In the final three minutes of the second quarter, Deontai Williams dropped an interception at the goal line, and then Cam Taylor-Britt was ejected for targeting one play later. That was Nebraska’s third targeting ejection of the season.
The penalty turned a likely field goal try into a first-and-goal for the Gophers, who scored on a touchdown pass two plays later. When the Huskers got the ball back, Martinez missed a wide-open Oliver Miller that would have almost certainly set up a tying field goal try, if not more.
There were plenty of other examples to add to that list, too. Even in Nebraska’s wins, there have been glaring miscues it’s had to overcome.
The Huskers haven’t figured out how to stay out of their own way all season, and it’s probably the main reason why they’re 2-5 and just secured their fifth losing record in the last six years.
6. Third downs were killers once again
On the surface, Nebraska and Minnesota were equally bad on third downs, as both went just 4-of-13 for the game.
The difference was when the Huskers failed to convert, things went very poorly.
After starting the game picking up four of its first six third downs, NU went on to fail on its final eight third-down conversion tries the rest of the game.
A big reason for that was Nebraska’s average third-down distance was 7.8 yards, and it only averaged 3.5 yards per attempt. NU was 0-for-6 on attempts from nine yards out.
One of those failed conversions ended in a sack, and another was a Martinez fumble recovered by UM at the Husker 40.
While the defense was solid for the most part on third downs, they did give up two third-and-longs (9-plus yards) and didn’t record their first true three-and-out stop until 7:33 left in the game.
7. William Przystup’s unexpected absence was noticed
It wasn’t until Nebraska’s specialists took the field for pre-game warmups that we learned punter William Przystup would not be available against Minnesota.
Frost only said the junior was “not available” when asked about Pryzstup’s status after the game.
In his absence, the Huskers turned to freshman walk-on Tyler Crawford as its starting punter on Saturday. The Broken Arrow, Okla., native punted five times on the day for an average of 38.4 yards.
It was definitely a mixed bag, though, as an eight-yard shank on his second attempt was balanced out by a booming 61-yarder that pinned Minnesota at its own eight.
The Huskers also had to fill Przystup’s shoes as the holder on field goals and extra points. That job went to redshirt freshman punter Grant Detlefsen. The former Lincoln (Neb.) Southeast product went unnoticed in the game, meaning he did his job.
Detlefsen also made a nice play on his first hold, handling a low snap on a PAT.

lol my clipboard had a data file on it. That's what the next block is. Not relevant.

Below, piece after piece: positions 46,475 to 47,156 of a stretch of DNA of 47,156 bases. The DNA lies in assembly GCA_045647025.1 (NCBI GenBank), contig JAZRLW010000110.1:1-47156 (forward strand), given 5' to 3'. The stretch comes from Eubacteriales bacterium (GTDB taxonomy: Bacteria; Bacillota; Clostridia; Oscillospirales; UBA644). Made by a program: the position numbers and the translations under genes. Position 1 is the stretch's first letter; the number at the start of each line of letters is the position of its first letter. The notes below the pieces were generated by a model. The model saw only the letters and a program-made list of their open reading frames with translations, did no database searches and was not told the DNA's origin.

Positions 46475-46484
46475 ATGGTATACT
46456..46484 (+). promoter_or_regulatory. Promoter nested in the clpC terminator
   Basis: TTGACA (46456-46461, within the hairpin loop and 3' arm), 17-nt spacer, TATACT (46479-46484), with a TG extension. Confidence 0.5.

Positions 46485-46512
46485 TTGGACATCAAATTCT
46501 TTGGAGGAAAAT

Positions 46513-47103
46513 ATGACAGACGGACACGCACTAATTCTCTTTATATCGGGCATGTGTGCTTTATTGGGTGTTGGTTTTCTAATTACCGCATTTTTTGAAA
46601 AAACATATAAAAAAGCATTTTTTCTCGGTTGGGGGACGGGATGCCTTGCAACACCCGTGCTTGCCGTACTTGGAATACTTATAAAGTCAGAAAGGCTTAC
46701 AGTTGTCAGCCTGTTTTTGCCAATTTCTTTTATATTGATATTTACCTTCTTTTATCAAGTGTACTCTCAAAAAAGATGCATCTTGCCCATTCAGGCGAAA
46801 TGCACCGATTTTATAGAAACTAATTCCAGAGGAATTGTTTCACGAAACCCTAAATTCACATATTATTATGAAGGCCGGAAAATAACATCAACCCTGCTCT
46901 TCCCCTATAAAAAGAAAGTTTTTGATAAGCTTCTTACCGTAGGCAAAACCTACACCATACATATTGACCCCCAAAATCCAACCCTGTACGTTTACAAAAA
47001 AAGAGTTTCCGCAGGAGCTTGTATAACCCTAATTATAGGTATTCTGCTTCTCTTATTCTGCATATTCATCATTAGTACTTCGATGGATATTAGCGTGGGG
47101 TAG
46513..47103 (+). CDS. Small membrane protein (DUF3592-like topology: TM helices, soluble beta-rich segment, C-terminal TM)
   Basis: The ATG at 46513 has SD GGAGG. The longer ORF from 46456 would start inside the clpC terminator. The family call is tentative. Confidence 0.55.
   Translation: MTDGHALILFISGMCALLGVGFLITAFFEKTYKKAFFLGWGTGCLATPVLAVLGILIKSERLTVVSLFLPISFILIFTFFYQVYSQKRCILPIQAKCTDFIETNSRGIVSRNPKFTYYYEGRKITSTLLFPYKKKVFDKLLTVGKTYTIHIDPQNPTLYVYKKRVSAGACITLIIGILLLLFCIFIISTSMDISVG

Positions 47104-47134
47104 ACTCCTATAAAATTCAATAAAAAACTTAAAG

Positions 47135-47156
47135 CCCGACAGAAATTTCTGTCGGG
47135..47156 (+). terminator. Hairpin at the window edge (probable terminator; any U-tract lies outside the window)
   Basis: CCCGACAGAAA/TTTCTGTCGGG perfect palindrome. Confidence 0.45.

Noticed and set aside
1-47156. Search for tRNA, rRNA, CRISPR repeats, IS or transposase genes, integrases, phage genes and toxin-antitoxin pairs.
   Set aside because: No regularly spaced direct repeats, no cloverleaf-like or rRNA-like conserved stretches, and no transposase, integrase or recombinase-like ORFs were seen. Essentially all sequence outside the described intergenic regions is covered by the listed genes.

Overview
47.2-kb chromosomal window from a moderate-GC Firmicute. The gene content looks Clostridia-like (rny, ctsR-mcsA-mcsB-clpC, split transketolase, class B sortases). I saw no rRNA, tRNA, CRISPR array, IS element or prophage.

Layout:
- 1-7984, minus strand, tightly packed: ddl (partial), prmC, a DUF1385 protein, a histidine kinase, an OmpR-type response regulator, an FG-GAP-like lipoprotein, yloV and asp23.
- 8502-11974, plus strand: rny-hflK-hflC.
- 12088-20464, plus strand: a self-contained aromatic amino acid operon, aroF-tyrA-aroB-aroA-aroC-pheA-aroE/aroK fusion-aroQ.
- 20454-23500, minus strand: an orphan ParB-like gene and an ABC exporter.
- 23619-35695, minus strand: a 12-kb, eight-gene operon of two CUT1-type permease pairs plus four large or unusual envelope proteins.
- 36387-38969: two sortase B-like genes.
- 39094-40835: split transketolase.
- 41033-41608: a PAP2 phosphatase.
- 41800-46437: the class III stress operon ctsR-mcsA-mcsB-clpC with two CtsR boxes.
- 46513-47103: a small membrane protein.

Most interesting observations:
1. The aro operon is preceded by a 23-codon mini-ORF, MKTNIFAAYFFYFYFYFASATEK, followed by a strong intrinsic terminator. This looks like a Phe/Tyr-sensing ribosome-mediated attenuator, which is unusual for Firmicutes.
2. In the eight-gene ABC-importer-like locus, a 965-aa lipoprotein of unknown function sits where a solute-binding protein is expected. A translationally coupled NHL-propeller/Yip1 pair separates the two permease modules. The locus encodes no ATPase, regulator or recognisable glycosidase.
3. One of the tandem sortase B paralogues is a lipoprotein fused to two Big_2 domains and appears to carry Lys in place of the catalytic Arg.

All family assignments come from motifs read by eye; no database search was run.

8. Casey Rogers’ development has been a bright spot
In a season where Nebraska will look for any positives, the progress made by Casey Rogers has been an encouraging silver lining.
Not only did the redshirt freshman defensive tackle finish with four tackles and share a tackle for loss, but he also batted two passes that helped the Huskers stay in the game.
After sniffing out a third-down screen pass, Rogers got his first PBU when he knocked down on a fourth-down throw and set Nebraska up for its go-ahead touchdown in the second quarter.
Later on in the third, 6-foot-4, 300-pounder batted a third-down pass that UM quarterback Tanner Morgan likely would have completed for a first down.
Rogers now ranks 10th on the team with 23 tackles, is tied for seventh with 3.0 tackles for loss, and is tied for fifth with 1.0 sack. His two batted passes on Saturday moved him up to sixth on the team in pass breakups.
9. Losing the halftime lead was telling
Morgan’s four-yard touchdown pass to take a 17-14 lead into halftime was a big deal in terms of shifting the momentum back in Minnesota’s favor.
But it also set up some interesting history to play out once more.
The Gophers improved to 25-2 under head coach PJ Fleck when leading at halftime. Conversely, UM is 0-16 under Fleck when trailing at the half.
Along with that, Nebraska dropped to 2-14 under Frost when losing at the break. Frost is 9-5 at NU when owning a halftime lead.
There were plenty of reasons why things continued to go south for the Huskers in the second half, but losing that momentum just before the half set the table for some notable trends to continue.
10. NU honored 17 seniors, and Connor Culp was not among them
As the time moves closer for 2020 seniors to decide whether to take advantage of their free year of eligibility and return to school next season or move on, Nebraska has a pretty good idea of at least one senior who will be back in ‘21
Kicker Connor Culp, a joined NU as a graduate transfer from LSU this offseason, was not among the 17 seniors honored before Saturday’s game.
That leads to the easy assumption that Culp plans on returning for another year, which would be a nice boost for the Huskers’ special teams.
The Phoenix, Ariz., native has been everything Nebraska had hoped this season. Though he missed his first try on Saturday from 32 yards out, Culp made his second attempt from 30 to make it a one-score game in the fourth quarter.
Culp is now 13-15 on field goals this season, and he had made nine in a row before his third-quarter miss on Saturday. He’s also made all 16 of his extra points.